On the other side of the argument, the improvisation might benefit the film in that it is not traditional and will make itself stand out amongst other films of that time (and even today).
However, while Godard allowed his actors to interpret their lines as they wished, he did have a plan to keep the story on track. “Coutard [the cinematographer] has stated that the film was virtually improvised on the spot, with Godard writing lines of dialogue in an exercise book that no one else was allowed to look at. Godard would give the lines to Belmondo and Seberg while having a few brief rehearsals on scenes involved, then filming them” (Matthew).
By giving his actors notes, Godard was able to keep a form of consistency to the plot while keeping that “natural” feel of improvisation.
Long takes are typically employed so that the audience can have a better understanding of the environment, the characters, and the plot while providing a more realistic take for the viewers, while jump cuts remove aspects from the plot, giving the impression that there is a hole in between shots, causing a sudden change that ignites feelings of confusion and agitation. By choosing to film and edit this way, Godard presents a stark contrast between the scenes in which these techniques are employed, and forces the audience to pay closer attention to what is and isn’t important.
When considering wherever Breathless contains anything realistic or not, the answer to that is definite: certain aspects of the plot are heavily influenced by real-life events. Francois Truffaut, a collaborator of Godard, “[H]ad been inspired by a true story that had fascinated tabloid France in 1952, when a man named Michel Portail, a petty criminal who had stolen a car, shot a motorcycle policeman who pulled him over, and then hid out for almost two weeks [...]. Portail had an American journalist girlfriend who he had tried to convince to run away with him” (Hitchman and McNett). So while the more specific details of what happened when portail was in hiding and the conversations he had with others may not be an exact replica of what truly occurred, the basic concept of the man is inspired by a news story from the time.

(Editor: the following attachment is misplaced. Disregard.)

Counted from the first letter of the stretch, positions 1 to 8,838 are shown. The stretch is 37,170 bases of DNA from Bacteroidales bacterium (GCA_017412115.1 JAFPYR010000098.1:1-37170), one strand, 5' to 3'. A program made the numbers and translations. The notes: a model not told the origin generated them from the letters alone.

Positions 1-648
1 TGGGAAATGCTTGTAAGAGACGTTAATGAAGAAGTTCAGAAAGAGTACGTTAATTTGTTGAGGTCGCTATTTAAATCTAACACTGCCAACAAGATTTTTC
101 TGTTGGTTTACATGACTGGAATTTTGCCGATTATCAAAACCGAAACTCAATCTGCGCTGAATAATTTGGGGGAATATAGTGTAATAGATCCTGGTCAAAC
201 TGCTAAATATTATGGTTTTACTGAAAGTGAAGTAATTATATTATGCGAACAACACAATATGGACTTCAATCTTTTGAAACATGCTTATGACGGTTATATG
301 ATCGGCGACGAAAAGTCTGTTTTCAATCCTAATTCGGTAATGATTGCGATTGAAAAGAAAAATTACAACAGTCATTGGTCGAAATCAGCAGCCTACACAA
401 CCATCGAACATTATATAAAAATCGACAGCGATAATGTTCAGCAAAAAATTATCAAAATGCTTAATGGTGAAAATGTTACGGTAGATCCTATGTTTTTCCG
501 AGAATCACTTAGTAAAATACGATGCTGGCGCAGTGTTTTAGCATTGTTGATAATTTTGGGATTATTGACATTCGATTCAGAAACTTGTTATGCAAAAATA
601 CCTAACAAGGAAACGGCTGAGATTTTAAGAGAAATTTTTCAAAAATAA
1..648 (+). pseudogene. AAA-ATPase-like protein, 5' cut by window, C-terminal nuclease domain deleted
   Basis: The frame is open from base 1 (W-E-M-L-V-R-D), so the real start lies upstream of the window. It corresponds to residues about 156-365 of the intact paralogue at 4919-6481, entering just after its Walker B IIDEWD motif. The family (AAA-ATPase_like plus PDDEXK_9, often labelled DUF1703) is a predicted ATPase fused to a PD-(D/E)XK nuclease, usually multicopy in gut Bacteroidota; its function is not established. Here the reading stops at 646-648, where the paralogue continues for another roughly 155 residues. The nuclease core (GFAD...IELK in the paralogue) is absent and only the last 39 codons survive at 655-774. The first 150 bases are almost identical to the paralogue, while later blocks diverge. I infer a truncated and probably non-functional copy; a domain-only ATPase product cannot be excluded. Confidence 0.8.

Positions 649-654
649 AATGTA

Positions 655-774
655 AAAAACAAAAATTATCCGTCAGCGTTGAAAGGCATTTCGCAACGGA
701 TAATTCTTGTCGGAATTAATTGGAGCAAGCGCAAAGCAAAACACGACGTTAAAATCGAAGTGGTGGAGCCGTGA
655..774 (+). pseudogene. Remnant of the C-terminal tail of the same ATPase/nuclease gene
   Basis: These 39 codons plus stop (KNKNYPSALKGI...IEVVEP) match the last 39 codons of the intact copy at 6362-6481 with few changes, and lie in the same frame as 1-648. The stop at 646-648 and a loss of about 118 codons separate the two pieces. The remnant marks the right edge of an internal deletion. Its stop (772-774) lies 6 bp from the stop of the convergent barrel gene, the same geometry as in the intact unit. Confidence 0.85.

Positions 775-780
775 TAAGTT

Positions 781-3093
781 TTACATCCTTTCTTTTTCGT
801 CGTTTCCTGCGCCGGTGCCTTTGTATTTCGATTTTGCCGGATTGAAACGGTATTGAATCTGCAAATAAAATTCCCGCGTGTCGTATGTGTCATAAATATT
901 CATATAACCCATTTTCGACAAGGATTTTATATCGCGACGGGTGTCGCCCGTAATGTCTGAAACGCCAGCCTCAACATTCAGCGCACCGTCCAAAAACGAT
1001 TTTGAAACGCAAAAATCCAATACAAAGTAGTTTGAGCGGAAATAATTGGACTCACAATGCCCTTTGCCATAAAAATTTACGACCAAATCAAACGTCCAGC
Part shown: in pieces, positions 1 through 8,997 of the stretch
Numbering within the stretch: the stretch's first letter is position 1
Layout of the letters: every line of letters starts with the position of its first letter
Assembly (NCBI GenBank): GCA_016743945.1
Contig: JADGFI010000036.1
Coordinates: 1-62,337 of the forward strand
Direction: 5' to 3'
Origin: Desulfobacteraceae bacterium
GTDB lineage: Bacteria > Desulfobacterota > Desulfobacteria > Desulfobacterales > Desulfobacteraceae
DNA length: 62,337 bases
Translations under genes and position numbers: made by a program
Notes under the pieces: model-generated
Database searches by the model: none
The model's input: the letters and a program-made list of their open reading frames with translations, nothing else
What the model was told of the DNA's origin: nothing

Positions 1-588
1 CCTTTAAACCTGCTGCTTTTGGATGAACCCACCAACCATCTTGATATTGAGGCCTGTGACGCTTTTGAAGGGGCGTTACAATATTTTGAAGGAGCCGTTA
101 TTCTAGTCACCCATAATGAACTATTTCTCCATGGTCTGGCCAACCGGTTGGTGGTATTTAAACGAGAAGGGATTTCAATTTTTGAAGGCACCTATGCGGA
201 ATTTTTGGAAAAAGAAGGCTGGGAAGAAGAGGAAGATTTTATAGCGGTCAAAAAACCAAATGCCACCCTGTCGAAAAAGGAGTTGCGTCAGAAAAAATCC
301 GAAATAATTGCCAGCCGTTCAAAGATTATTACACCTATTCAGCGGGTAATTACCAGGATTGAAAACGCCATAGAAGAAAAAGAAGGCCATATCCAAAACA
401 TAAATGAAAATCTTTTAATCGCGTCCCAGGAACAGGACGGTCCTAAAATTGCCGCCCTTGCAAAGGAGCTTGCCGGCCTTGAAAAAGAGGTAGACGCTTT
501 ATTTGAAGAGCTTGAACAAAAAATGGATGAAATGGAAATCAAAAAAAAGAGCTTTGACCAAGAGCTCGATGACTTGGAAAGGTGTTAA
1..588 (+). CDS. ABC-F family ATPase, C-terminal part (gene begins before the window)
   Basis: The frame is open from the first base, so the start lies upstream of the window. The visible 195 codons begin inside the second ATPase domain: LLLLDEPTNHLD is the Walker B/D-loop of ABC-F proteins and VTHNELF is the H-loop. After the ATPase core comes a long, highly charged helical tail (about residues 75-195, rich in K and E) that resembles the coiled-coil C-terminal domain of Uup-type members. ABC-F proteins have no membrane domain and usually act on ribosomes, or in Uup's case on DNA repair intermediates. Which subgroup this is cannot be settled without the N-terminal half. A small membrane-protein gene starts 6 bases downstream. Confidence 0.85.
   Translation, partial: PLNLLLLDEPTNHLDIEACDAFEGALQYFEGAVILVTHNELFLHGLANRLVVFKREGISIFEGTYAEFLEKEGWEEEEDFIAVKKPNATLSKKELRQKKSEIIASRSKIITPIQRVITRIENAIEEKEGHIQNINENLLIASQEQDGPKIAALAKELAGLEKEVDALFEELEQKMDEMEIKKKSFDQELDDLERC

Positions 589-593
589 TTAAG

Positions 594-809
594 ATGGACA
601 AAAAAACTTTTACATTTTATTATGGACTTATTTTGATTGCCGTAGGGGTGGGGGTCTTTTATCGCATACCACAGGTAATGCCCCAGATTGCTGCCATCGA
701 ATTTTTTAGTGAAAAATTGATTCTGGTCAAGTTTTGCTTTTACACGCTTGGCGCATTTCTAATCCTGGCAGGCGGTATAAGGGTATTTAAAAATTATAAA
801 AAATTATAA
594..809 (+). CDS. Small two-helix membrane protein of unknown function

Godard’s fascination with the idea of life as depicted by the medias is what inspired the story based on real events mixed with fictional overdramatization. While the news does report on events, some tend to tell only the more dramatic aspects, overexaggerating them too in order to increase viewership, a style and tone of storytelling that Godard wished to replicate with his film.
Despite it being over sixty years old, Breathless should still be considered by today’s viewers an innovative and dynamic piece of cinema. Wheeler Winston Dixon claims that: “Seen today, Breathless seems primitive, classic, not at all the audacious ground-breaker it seemed to be in 1959. The jump cuts which were so radical then are now a staple of MTV.” There are many flaws that can be pointed out in Dixon’s argument. His reasoning as to why Breathless can no longer be seen as innovative hinges on the belief that, because the techniques that made the film stand above the rest during its time are now seen on the average television program and have become basic methods that are frequently utilized, then they make the film lose all the creativity and innovation it held in the past.
These films should not be insulted because their techniques have become mainstream, but praised for it. Because of the crews who worked on these films, people today have so many more tools in their arsenal to make great movies. Dudley Andrew makes an interesting point when he states that “Breathless belongs to that very short list of films that stunned audiences in their own time and continue to stun us today.” While the utilization of jump cuts is much more prominent in today’s time, I cannot recall a film or television show that has implemented them in the same way as Breathless. Watching this film was a bizarre and wonderful experience, and it still stuns me with the creative choices that were settled upon.
- Cohen, Paula Marantz. “The Potency of ‘Breathless’: At 50, Godard's Film Still Asks How Something This Bad Can Be so Good.” American Scholar, vol. 78, no. 2, 2009, pp. 110–114., https://doi.org/https://web.p.ebscohost.com/ehost/detail/detail?vid=4&sid=4e3b2825-f286-4a51-bce1-bf5edd6ce209%40redis&bdata=JnNpdGU9ZWhvc3QtbGl2ZSZzY29wZT1zaXRl#AN=37155447&db=asn.
- Hitchman, S, and A McNett. “Breathless (a Bout De Souffle) - Jean-Luc Godard.” Newwavefilm, http://www.newwavefilm.com/french-new-wave-encyclopedia/breathless.shtml.
- Irwin, William. “What Is an Allusion?” Journal of Aesthetics & Art Criticism, vol. 59, no. 3, Mar. 2001, https://doi.org/https://web.p.ebscohost.com/ehost/pdfviewer/pdfviewer?vid=11&sid=cefa381d-2bc9-476b-bd80-cb4c2b483caf%40redis.
- Matthew. “Breathless (1960).” Classicartfilms, http://www.classicartfilms.com/breathless-1960.
- Rainer, Peter. “Breathless: Movie Review.” Christian Science Monitor, June 2010, p. 1.